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Assessing the Wolves with Mostly Fresh Eyes

I took a break from the team, but now I’m back. This is why.

NBA: Minnesota Timberwolves at Orlando Magic Kim Klement-USA TODAY Sports

You know what, I’ll be honest from the top: I didn’t watch much of the Minnesota Timberwolves beyond the first 20 or so games last season. I made that choice for several reasons, some legitimate — my wife and I moved twice, I started a job covering local prep sports, etc. — and some not so — a lot of the time, I didn’t care to tune in.

While I served as the now-former Managing Editor for the now-on-indefinite-hiatus last winter, I found my interest in the team to be at an all-time nadir. What was there left to learn about the Wolves? At its core, how was the team any different than its last, oh, seven or so iterations? They were going to be bad again despite how much I wanted to believe that they wouldn’t be. (I’m sure a fair number of you can relate.)

I still followed the team by keeping an eye on the stats, listening to podcasts, and reading articles, but the same stale air of seasons past lingered. Stuck were the Wolves in a Groundhog Day scenario. I had seen the 2020-21 season before during the 2019-20 campaign and the 2018-19 campaign and … you get the idea.

So I detached myself from the team and took a sabbatical.

While my doing so may raise some eyebrows among the commenters below, frankly, taking some time off was one of the best decisions I could have made. It was freeing, not worrying about the defensive rating of the Russell-Edwards-Towns trio or contemplating the reasoning behind the media’s decision to elect LaMelo Ball as the Rookie of the Year over Anthony Edwards. In many ways, my incomplete ignorance was bliss.

But that ignorance was also as refreshing as it was freeing. My proverbial batteries recharged. I’m now ready to be hurt again. So, here I am, back writing about and analyzing the team with mostly fresh eyes. Or, at least, fresher eyes; the slate can never be entirely wiped clean.

I’m encouraged by the re-signings of Jarred Vanderbilt and Jordan McLaughlin. While Vanderbilt likely doesn’t have the overall skill to be a starting power forward long-term, he excels in areas where the Wolves have struggled for countless years; namely, he rebounds, and his motor runs unceasingly. McLaughlin is one of, if not the best, third point guards in the entire NBA. He’s more than competent running the offense, which will allow Chris Finch to deploy D’Angelo Russell and even Patrick Beverley off-ball on occasion. His presence will also enable Leandro Bolmaro to wade into NBA waters rather than being thrown into the deep-end as a ball-handler.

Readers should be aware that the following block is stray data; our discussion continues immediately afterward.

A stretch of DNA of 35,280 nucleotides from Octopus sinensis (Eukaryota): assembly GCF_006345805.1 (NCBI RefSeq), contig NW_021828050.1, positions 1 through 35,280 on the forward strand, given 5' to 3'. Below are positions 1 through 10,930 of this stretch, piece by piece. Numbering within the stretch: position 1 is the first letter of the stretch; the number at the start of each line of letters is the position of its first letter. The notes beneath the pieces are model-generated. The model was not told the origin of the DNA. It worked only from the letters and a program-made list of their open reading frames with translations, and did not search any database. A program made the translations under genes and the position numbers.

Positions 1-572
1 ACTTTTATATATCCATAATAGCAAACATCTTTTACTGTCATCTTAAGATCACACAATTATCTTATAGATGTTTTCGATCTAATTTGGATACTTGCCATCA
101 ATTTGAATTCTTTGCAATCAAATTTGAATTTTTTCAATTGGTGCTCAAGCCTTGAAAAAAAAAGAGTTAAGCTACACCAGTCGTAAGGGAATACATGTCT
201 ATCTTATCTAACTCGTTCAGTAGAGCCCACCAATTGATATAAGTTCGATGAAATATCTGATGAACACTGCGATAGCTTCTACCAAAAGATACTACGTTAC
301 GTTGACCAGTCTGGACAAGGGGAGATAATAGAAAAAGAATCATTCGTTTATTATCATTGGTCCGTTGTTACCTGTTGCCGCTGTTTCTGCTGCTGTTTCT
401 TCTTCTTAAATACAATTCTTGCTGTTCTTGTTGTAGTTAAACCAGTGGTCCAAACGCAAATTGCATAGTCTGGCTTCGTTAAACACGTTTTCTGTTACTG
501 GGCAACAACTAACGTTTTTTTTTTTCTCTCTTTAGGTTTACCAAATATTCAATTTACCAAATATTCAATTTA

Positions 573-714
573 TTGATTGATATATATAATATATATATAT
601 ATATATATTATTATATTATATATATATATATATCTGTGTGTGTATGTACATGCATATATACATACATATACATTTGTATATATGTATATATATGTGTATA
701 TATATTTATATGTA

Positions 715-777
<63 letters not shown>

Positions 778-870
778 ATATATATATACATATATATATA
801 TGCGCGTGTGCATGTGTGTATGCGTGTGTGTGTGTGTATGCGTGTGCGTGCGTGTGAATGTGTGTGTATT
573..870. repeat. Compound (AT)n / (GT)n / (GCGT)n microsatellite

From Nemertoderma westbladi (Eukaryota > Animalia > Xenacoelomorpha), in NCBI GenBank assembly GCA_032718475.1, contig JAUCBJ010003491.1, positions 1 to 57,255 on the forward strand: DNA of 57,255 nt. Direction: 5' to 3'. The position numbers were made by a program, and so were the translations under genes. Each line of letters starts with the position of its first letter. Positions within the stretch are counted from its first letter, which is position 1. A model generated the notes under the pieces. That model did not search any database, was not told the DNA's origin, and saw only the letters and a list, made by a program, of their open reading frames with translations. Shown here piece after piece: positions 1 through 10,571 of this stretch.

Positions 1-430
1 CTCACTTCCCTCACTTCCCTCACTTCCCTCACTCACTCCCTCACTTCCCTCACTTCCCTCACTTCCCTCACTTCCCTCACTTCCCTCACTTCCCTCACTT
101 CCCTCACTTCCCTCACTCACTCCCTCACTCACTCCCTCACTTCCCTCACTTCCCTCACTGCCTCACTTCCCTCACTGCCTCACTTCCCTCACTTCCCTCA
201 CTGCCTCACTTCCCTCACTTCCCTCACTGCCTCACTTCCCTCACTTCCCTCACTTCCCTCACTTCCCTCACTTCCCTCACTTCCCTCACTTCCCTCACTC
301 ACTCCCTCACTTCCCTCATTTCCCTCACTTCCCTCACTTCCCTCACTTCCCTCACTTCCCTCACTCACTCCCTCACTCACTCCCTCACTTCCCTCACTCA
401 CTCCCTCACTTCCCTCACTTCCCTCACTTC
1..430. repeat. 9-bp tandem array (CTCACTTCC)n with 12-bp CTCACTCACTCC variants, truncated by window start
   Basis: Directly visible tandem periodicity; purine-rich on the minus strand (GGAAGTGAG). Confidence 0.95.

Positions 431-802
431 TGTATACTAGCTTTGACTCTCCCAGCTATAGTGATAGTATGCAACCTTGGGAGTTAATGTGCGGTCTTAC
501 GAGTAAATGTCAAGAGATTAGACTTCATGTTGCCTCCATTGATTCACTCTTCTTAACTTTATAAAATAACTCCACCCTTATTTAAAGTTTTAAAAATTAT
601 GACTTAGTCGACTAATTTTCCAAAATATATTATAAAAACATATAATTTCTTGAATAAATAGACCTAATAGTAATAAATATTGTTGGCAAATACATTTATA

The swap of Juancho Hernangomez and Jarrett Culver for Beverley was as necessary as it was appealing. Hernangomez was a failed project from the start, his inconsistent play quickly rendering his re-signing two summers ago as a blunder by the front office. Culver’s hesitancy and lack of feel on offense will prevent him from ever living up to the reputation he developed at Texas Tech and as the sixth overall pick. Simply put, it was time for the Wolves to move on from both athletes.

Beverley, on the other hand, will bring a junkyard dog attitude and defensive tenacity that will play well next to Josh Okogie, Jaden McDaniels, and Vanderbilt, in particular. While not a floor general like, say, Tyus Jones, Beverley’s three-point shooting and edge will provide the Wolves with a weapon that they have not had for a while off the bench at lead guard.

Speaking of McDaniels, he has a chance to be a great role player on a playoff-caliber team. The Washington product has all the physical tools — height, length, athleticism — and the ever-nebulous “it” factor. If he continues to develop at the rate he displayed last spring, well, that’s the type of draft pick that front offices can boast about for a long time.

As for the coaching staff, Chris Finch is one of the best up-and-coming coaches in the league and is the first in the Towns’ era who understands how to optimize the offense around his 7-foot great. The NBA is a perimeter-oriented league, and the Wolves still need more help in that area, but few players fit better alongside Towns than Edwards and Russell. (Well, Ben Simmons does, but that horse has been beaten far beyond death at this point.) Finch knows that and will run his offense through them.

I don’t know what to expect from Bolmaro. Rookies rarely excel right away in the league and, while his talent is intriguing, he remains raw. McKinley Wright and Nathan Knight are precisely the types of players perfect for two-way signings, but what they will bring to the Wolves will ultimately depend on health and opportunity. Missing out on a seventh overall pick caliber talent is rough, if only for the value that player would bring on a cheap contract.

As of this writing, the Wolves’ roster remains unfinished and imbalanced. There is depth in the backcourt, but the frontcourt needs work. Still, as currently constructed, there’s reason to believe that the team is capable of winning 35-40 games. They’ll need health and for Edwards, McDaniels, and others to leap forward, but they should be competent enough to contend for a top 10 finish in the Western Conference. And if they obtain Simmons, well, perhaps a top 5 seed is in the cards, depending on how much they have to surrender in return.

In many respects, the upcoming season is a prove-it campaign for the Wolves. If they fail (i.e., they don’t display demonstrable growth and contend for a playoff spot), they may be forced to change to an uncomfortable degree. All we can do now is wait and see how things unfold.